I do think we need to perfect the system,however, I see no need in wasting time with hardened criminals.

  4. Jacob Vohs

    I’m wondering if Williams was torn between being a lumberjack or a soldier as a child. And clearly there was one key element missing from the uniform pyre.

  5. Jesse Bering

    Hi, Bruce.

    When I was doing research for a SciAm piece on transsexuals, I came across the following interesting little tidbit about transvestic fetishists (a very different demographic from the more general MtF trans community) from Ken Zucker’s clinic in Toronto. I didn’t include it in the article but seems apropos regarding this case:

    “Men who admitted becoming aroused by cross-dressing were overwhelmingly heterosexual (87 percent; and zero were exclusively gay). They were also more likely to be sadomasochists, to masturbate more frequently and to be more sexually excitable in general, and to have displayed exhibitionist or voyeuristic behaviours in the past. When the “Voice of Basketball,” legendary sports broadcaster Marv Albert, was arrested in 1997 on charges of forcible rape and sodomy (he also apparently bit a woman violently on her back), one of his accusers added that he was wearing women’s panties and a garter belt when the assault occurred.”

    • brucehood

      That’s fascinating Jesse. I am wondering whether in some individuals, the self-concept is really a conglomerate of competing concepts that are diametrically opposed. It is a theme that crops up time and time again in the media (“judge caught curb-crawling”) or the repressed Col. Frank Fitts in “American Beauty.” I know it all sounds a bit psychoanalytical but it does have a ring of truth. All grist to my mill on the illusion of self.

  6. Arno

    They burned it? Interesting, but not surprising. Reminds me of Rozin’s (Nemeroff & Rozin, 1994) work where in one of his studies he asked participants how they would be able to ‘cleanse’ jumpers belonging to different owners. Burning was the most efficient solution, pretty much irrespective of the ‘nature’ of the contamination (being physical or non-physical), though those who attributed a more spiritual nature also believed that the evil could be reversed by having a good person wear the item.
    So yeah, using Rozin’s ideas, there could be multiple possibilities why they did this:
    1) using a symbolic model, the burning could serve as a sign that the soldier no longer existed to them. They symbolically distanced themselves from him and his deeds. In that context, the burning serves as a way to show the outside world that they distanced themselves from a black sheep.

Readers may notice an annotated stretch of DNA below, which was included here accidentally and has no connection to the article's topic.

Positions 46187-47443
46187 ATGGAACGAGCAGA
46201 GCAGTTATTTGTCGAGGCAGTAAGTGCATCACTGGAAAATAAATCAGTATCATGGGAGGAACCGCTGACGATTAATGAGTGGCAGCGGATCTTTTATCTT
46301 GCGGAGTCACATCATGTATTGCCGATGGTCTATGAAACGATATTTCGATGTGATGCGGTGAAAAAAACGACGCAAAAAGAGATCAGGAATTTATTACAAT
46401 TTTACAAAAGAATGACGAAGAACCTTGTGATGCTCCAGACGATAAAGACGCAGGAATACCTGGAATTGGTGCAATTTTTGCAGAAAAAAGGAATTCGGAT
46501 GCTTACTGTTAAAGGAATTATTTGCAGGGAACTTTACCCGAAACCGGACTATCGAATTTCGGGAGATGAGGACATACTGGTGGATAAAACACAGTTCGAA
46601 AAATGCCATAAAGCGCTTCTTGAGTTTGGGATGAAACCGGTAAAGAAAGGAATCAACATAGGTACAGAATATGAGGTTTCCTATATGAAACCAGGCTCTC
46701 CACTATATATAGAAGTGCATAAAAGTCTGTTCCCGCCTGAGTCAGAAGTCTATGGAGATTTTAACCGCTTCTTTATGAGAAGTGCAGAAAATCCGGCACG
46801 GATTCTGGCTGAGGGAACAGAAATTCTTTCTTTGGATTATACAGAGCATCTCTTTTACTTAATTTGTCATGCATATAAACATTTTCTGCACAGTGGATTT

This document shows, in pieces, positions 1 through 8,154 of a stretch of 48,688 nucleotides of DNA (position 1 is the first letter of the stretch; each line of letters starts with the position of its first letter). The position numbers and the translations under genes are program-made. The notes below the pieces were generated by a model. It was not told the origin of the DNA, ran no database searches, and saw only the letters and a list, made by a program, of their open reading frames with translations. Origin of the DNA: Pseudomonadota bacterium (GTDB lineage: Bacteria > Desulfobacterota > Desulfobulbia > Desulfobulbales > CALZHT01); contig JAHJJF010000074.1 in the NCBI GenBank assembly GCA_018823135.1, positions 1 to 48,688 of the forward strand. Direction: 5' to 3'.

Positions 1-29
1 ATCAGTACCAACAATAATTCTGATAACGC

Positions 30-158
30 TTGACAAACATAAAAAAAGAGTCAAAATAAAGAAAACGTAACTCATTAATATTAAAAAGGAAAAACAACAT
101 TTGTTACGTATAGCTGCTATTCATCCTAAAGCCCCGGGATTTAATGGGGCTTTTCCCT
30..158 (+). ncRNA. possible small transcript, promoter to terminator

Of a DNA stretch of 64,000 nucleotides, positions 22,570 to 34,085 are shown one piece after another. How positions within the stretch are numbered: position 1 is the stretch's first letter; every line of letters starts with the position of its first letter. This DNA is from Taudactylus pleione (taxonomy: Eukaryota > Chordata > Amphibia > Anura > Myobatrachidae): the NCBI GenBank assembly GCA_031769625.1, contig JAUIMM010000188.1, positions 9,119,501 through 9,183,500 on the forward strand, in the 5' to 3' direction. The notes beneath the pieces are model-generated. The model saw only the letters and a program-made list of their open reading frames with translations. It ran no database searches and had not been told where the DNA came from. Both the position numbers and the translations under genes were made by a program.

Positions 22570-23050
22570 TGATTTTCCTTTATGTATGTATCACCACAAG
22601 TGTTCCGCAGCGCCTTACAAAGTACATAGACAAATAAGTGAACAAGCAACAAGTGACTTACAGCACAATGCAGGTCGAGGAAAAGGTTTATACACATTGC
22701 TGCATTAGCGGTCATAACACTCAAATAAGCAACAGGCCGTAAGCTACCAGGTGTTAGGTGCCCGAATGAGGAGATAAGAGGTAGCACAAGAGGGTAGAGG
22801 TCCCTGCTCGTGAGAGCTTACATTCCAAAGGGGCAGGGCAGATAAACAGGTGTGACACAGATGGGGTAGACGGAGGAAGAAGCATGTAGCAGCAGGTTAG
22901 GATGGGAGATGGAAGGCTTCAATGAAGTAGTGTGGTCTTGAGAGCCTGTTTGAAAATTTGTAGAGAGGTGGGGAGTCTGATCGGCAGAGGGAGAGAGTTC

2) using an associative model, the burning could serve as a way to ‘forget’ the person and remove any ties of the soldier with the army. Those bits that reminded them of him as a soldier, one of theirs, no longer exists, and thus all ties are broken. In this context, the burning serves as a way to get rid of the memories that haunt the soldiers of his presence amongst them, and is more meant for the soldiers than of the outside world.
    3) using a spiritual model, they exorcised his evil. The uniform, tainted by the evil of its owner, was destroyed to get rid of any physical remainder of his evil.

    I am fairly certain that all three play a part here, and that while 1) is clearly the most obvious, 2) might actually be the strongest motivation here. Soldiers learn to rely on each other and watch each other’s back at all times. This creates a deep emotional tie, and it wouldn’t surprise me if the soldiers felt a need to severe this tie. About 3), I doubt the army will ever admit they tried to exorcise the uniform, even if this does play a possible role.

  7. Interesting observation. The idea that the Canadian Forces were trying to prevent symbolic contamination hadn’t occurred to me.

    My theory is that his uniforms were burned as a means of symbolic annihilation. His action were so repugnant and dishonorable that the Canadian Forces wanted to erase him, if not literally than symbolically. What better way to do so than to destroy his personal affects and the very clothes that tied him to the forces?

  8. I like Arno’s analysis of the burning. Makes sense to me. I also agree with Ahab on the theory of symbolic annihilation.

    I know that this falls into the killer’s cardigan category, but really, what about those people out there who actively seek to purchase items belonging to famous killers? What’s the explanation for that other than pure sensationalism?

  9. Greetings! I know this is somewhat off topic but I was wondering which blog platform are you using for this site? I’m getting tired of WordPress because I’ve had problems with hackers and I’m looking at alternatives for another platform. I would be great if you could point me in the direction of a good platform.